Manage health and safety in a tourism context/Activities/Costs of an accident
Highlight cost of accident to all parties involved - employer, employee, guest
Students will reflect upon the roles and responsibilites of a tour guide while identifying the cost of an accident to their organisation, the client and to themselves as the employee. Establishing actions to eliminate or minimise identified hazards and risks.
Accidents can have wide repercussions for everyone
Read through the following scenarios and describe the short term and long term costs which may occur from the incident
- to you as an employee
- to the client’s friends and family
- to your organisation
A tour bus stops at a viewpoint in the country. Tourists are busy taking photos and stepping back into the middle of the road to get the “perfect shot”. Although the road doesn't look to have much traffic, suddenly a vehicle travelling at least 80km/hr appears over the rise of the hill. There is a mad scamble of tourists from the middle of the road to the side of the road. Luckily no one is hit, however one middle aged woman has fallen badily and looks to have hurt her knee.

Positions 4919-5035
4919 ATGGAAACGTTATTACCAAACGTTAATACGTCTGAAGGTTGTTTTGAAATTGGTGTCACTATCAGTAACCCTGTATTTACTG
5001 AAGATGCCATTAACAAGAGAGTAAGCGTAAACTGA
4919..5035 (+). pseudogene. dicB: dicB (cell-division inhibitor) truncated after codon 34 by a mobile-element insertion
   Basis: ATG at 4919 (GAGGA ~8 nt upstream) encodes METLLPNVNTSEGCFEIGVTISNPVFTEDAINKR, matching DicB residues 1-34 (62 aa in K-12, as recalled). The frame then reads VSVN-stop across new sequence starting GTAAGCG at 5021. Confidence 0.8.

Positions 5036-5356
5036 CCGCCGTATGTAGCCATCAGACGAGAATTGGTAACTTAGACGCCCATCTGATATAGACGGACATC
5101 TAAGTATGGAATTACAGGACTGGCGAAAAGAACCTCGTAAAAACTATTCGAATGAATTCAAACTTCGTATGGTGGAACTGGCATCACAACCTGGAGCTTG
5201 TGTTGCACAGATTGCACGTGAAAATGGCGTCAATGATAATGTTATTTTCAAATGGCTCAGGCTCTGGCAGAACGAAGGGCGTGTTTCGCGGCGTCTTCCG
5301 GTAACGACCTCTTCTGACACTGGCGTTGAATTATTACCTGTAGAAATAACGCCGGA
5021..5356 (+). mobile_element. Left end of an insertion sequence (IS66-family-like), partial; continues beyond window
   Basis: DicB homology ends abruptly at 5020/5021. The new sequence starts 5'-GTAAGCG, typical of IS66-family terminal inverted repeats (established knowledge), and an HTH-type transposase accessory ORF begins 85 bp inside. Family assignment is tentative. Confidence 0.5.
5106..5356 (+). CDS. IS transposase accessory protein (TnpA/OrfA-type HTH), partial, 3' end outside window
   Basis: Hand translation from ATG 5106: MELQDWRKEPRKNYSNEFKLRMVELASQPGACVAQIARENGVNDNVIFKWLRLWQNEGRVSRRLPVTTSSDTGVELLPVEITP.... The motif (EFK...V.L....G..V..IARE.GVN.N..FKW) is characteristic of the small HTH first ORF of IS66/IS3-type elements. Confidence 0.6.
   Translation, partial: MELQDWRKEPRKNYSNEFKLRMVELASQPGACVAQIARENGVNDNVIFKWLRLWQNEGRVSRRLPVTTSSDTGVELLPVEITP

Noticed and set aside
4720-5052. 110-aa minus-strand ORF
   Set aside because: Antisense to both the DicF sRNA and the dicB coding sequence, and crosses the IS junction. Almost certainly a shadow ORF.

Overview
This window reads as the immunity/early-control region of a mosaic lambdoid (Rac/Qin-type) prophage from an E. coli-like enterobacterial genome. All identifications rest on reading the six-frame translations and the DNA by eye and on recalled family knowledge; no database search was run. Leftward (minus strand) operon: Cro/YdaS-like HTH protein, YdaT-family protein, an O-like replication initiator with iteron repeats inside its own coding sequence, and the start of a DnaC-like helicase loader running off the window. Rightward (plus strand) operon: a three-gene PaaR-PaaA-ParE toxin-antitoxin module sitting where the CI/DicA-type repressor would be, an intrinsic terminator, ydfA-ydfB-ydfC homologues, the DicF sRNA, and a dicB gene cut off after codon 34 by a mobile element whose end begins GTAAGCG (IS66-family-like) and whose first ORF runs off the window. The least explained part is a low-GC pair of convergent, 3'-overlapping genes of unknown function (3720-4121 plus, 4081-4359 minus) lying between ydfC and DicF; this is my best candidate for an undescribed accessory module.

While leading a group to see an historic building, where there is construction and restoration going on. A small piece of plaster falls from the first floor and hits one of the people in your group. The outcome is not good. The client sustained nasty head injuries and took 3 months to recover.
- Fill out an accident form for each scenario
- Describe how you would prevent this kind of incident from happening again eg. you are meeting with your supervisor to discuss ...
When all tasks have been completed, please hand in to your lecturer.
- http://www.osh.govt.nz/order/catalogue/pdf/form-Accident-SeriousHarm.pdf - Example of OSH Accident Form
- Going Places Ltd - Safety Plan
- * http://www.tripadvisor.com - look at this review posted by a visitor to the Te Anau Glow worm caves